History’s most universally beloved year is over. And has been for a while now, actually. This was supposed to come out quite a while ago, but better late than never. It was a trying time for everyone filled with all sorts of unpleasantries that I doubt you need us reminding you of here. It was everyone’s goal at the Story Arc to try to provide a fun and intellectually stimulating distraction for your readers during our first full year. We sincerely hope we’ve done so. And we hope to keep doing that play celebrating one of the few bright spots of 2020! The first year of a new decade of gaming is soon to be in the books. It’s been an eventful year for the industry: the first console of the Next Generation came out, long-anticipated titles finally released, and many old fan-favorites came back whether that be through sequels or remakes. A lot of games came out and we at the Story Arc spent a ton of our year playing through them. So in no particular order some of us at the Story Arc are going to list some of our favorite games of the year!
Bugsnax (entry by Skeith)
Okay so we hadn’t even planned on talking about this game in this list, but after playing the game for myself earlier this month I couldn’t resist talking about it. I fully expected Bugsnax to be some forgettable piece of shovelware but I couldn’t have been more wrong. Bugsnax is a glorious return to Collect-a-thons like Ape Escape where the collectibles are always within sight but figuring out how to collect it is the real challenge, it just so happens that the collectibles here are the most adorable things on earth: Bugsnax.
I love Bugsnax, the creatures. It’s clear that a lot of thinking went into designing each and every species of them. From the adorable Bungers to the hilarious Bopsicle to the utterly evil Scoopy Banoopies. Hearing each snack say it’s own name like a Pokémon as it walks around and figuring out the unique way to catch them was super engaging in ways I hadn’t expected. The game doesn’t overstay its welcome as well, the total number of Bugsnax is 100, a perfect number as it allows nearly every snack to feel unique with only a few recolors.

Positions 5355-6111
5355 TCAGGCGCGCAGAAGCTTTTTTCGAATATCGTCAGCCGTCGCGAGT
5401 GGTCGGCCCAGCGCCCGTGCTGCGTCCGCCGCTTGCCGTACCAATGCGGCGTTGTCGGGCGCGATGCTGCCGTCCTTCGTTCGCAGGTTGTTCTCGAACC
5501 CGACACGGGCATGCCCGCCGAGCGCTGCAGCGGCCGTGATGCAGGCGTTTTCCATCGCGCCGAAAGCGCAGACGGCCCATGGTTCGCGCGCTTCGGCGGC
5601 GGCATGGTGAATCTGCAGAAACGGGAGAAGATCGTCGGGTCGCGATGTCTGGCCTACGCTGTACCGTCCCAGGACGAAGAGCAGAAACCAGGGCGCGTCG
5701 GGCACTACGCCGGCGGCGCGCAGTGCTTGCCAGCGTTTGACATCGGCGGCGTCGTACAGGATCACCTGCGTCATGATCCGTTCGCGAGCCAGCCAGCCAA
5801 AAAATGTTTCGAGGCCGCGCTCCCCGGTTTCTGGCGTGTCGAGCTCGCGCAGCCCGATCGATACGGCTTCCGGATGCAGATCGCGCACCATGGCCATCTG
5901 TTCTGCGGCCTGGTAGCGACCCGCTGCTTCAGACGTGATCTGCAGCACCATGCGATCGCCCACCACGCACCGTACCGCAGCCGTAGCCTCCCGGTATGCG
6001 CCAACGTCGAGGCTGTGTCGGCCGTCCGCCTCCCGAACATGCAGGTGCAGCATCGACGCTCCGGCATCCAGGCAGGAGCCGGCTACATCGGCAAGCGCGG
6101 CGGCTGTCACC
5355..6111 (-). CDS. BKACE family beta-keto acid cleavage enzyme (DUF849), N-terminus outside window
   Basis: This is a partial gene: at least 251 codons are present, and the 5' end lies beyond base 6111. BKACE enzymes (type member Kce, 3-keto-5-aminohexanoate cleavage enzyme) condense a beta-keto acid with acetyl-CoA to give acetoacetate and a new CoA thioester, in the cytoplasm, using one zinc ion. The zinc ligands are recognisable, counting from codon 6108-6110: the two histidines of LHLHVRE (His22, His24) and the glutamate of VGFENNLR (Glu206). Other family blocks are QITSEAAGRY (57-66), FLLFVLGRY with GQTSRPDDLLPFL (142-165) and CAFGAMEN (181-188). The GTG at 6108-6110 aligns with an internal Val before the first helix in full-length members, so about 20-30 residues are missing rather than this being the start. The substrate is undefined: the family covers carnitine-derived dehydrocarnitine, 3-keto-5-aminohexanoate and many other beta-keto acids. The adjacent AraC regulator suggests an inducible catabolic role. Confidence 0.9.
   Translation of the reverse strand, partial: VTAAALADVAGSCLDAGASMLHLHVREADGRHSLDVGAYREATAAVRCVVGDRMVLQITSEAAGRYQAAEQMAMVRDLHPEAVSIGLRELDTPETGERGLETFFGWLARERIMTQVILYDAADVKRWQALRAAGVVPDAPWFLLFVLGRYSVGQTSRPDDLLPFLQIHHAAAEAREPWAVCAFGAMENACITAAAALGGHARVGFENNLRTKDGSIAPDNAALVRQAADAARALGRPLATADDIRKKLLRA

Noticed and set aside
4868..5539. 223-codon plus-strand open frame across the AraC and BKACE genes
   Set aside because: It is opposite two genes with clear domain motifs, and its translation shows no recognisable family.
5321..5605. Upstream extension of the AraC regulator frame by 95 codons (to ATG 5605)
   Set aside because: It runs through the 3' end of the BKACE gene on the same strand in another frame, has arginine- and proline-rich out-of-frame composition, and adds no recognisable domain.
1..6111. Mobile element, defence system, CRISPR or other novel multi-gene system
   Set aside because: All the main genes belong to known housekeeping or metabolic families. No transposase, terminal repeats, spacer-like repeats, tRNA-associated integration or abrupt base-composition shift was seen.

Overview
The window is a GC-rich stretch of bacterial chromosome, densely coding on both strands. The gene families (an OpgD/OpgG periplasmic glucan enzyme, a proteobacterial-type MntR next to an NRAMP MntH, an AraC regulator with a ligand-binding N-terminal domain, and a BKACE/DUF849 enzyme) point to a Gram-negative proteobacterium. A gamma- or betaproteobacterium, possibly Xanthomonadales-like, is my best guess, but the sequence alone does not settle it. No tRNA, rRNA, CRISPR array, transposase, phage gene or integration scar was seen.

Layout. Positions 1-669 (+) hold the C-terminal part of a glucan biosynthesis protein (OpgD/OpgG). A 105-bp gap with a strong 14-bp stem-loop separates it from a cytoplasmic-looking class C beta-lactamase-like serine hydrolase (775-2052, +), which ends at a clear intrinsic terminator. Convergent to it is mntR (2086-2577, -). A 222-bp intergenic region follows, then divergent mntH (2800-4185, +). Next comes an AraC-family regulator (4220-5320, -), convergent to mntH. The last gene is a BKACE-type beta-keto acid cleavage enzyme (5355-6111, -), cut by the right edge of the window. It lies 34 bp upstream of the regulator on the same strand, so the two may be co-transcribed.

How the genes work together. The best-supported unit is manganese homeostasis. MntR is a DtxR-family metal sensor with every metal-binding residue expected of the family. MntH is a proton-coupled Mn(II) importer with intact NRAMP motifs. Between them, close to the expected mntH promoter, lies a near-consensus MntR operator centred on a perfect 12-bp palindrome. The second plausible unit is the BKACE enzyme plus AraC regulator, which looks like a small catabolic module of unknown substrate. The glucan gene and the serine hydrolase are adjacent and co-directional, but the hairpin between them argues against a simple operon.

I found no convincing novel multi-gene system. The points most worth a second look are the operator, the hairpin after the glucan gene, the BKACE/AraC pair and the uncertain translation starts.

The game’s characters were also delightful. They were a joy during the game’s many comedic scenes and were perfectly capable of taking the tone down and giving genuine emotional moments with their significant others. Speaking of which I was very pleasantly surprised with the 2 LGBT couples in Bugsnax. Both couples came off genuine without the typical stereotypical jokes that line most mainstream games.
An article like this probably isn’t the best place to talk about the game, but for now I recommend you buy the game yourself and come to Snacktooth Island and discover it’s Bugsnax.
Ghost of Tsushima (Entry by Scovelme)
Ghost of Tsushima is one of those games that, while it may not be particularly groundbreaking in its genre, focuses on polishing its established mechanics to an insane degree. Everything about this game’s design cements it as one of the most consistently engaging open world games I’ve ever played; its environments are strikingly beautiful, making it a joy to romp through them. The map is rather small, with interesting things to do concentrated so that you never feel like you’re running around a huge empty world (cough, GTA 5). It forgoes mini-maps and waypoints, instead using the wind to point in the direction you’re supposed to go, which I think is genius and sorely needed in open world games. The swordplay is really fun, too – it’s got a steep learning curve, but getting good at it made me delight in combat and hunger for more when it ended.
To make it even better, the aesthetic is wonderful; it’s very clearly inspired by old Samurai flicks, and the dramatic camera angles and animation help bring it to life. The whole game has such a cool spectacle to it, with the rather campy story and dialogue only adding to the feeling. Even the questionable Japanese dub felt pretty endearing, though I can’t say what it’s like for Japanese people playing the game.
All in all, the experience is just fun. It’s a great time, with excellent core gameplay punctuated by indulgent nostalgic spectacle.
Persona 5 Royal (Entry by Sailor)